For information about Web accessibility, please contact the Webmaster at webmaster@haverford.edu.

Haverford College

Photo Info

News

Share | Print Friendly and PDF

Spotlighted Student: Braden (Ford) Bohrmann '14

Braden (Ford) Bohrmann ‘14 grew up in Falmouth, Maine playing soccer, skiing and sailing. When it came time to look at colleges he was drawn to small liberal arts institutions with vigorous academics and a strong soccer team. After being recruited by Haverford’s soccer coach, Ford participated in an overnight visit with the team cementing his decision to attend Haverford.

 

Majoring in Economics with a concentration in Mathematical Economics, Ford has always had a passion for math and statistics, with a solid interest in economics. Money and Banking with Professor Indradeep Ghosh and Professor Richard Ball’s statistics course, Game Theory, stand out as curricular favorites.

 

Ford took a semester off his junior year, spending a few months in ‘Sea|mester’, a student program that mixes sailing, world travel and academic courses. Via sailboat he visited the Caribbean, sailed through the Panama Canal, and landed on the Galapagos Islands and on Tahiti. He also took classes in Marine Biology.

 

The summer after his freshman year Ford worked in a sporting goods store in his home town. The following two summers he worked for Simulmedia, a New York City based company focused on streamlining and targeting television advertising. Because he was part of a small team, he had broad responsibilities. Ford’s role as a data scientist translated into conducting statistical analysis, formulating algorithms, and predicting and forecasting advertising trends. He also maintains a blog, Soccer Statistically, which uses the recent emergence of data in the sport of soccer to better analyze the game.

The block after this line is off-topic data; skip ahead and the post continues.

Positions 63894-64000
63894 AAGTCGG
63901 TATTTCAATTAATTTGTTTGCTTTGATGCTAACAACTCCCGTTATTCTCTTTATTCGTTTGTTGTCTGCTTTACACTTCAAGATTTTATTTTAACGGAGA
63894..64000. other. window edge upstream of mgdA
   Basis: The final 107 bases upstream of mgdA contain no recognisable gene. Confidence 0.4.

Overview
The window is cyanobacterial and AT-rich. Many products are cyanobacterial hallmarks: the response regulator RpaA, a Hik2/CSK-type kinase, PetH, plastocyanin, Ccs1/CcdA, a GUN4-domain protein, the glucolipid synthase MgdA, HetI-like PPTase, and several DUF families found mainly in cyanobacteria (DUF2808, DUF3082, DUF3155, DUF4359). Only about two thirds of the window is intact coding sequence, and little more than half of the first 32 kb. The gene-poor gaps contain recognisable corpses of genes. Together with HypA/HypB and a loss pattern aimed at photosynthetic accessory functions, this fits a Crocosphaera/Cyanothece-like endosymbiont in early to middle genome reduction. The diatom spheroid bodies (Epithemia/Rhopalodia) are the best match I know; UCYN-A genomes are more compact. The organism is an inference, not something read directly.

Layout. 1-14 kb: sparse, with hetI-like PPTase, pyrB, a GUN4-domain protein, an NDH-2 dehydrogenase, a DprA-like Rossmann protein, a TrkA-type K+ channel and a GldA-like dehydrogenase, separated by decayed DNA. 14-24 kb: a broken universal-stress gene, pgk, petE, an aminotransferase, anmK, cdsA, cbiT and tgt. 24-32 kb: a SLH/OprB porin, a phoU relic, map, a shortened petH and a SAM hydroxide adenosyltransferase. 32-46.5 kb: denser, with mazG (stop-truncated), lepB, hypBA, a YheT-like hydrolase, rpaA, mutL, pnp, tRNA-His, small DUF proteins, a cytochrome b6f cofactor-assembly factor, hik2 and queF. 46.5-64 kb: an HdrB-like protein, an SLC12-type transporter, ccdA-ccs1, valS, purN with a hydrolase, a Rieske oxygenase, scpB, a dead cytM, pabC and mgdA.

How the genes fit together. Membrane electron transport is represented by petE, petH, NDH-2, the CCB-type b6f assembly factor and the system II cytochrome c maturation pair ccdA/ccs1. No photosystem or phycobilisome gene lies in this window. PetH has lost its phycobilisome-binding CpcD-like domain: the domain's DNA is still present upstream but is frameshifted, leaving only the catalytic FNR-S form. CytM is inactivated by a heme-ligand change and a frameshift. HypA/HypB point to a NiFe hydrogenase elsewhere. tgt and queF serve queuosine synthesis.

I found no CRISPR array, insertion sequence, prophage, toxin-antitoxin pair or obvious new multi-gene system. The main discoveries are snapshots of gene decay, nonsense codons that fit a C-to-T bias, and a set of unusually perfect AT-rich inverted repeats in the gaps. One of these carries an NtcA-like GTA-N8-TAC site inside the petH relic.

Ford’s senior thesis relies heavily on statistics. Based on the idea that the distribution of stock returns and stock trading volume follow a power law distribution, Ford’s thesis will examine a number of models that have been put forward to explain the universal nature of the power law distribution in financial markets. One model suggests that the trades of large institutional investors cause fat-tailed distributions (probability distributions that exhibit large skewness). He aims to test these models by first fitting the power law distribution to returns and trading volume of a number of stocks. He will then test whether a fatter tail in the distribution of institutional traders holding a certain stock is associated with more fat-tailed distributions of volume and returns for the stock.

 

After graduation Ford will continue his studies at the University of Pennsylvania’s 4 + 1 Engineering program in the Computing and Information Technology program, earning a Master's Degree in Engineering. He and Isaac Anthony ’14 will both be in the program and will be roommates.

 

With Ford’s interests lying in entrepreneurial companies that focus on data science and statistics, he foresees a career in this sector.

The Climbing Stone, by Peter Rockwell '58, is located outside Magill Library.

Return to Site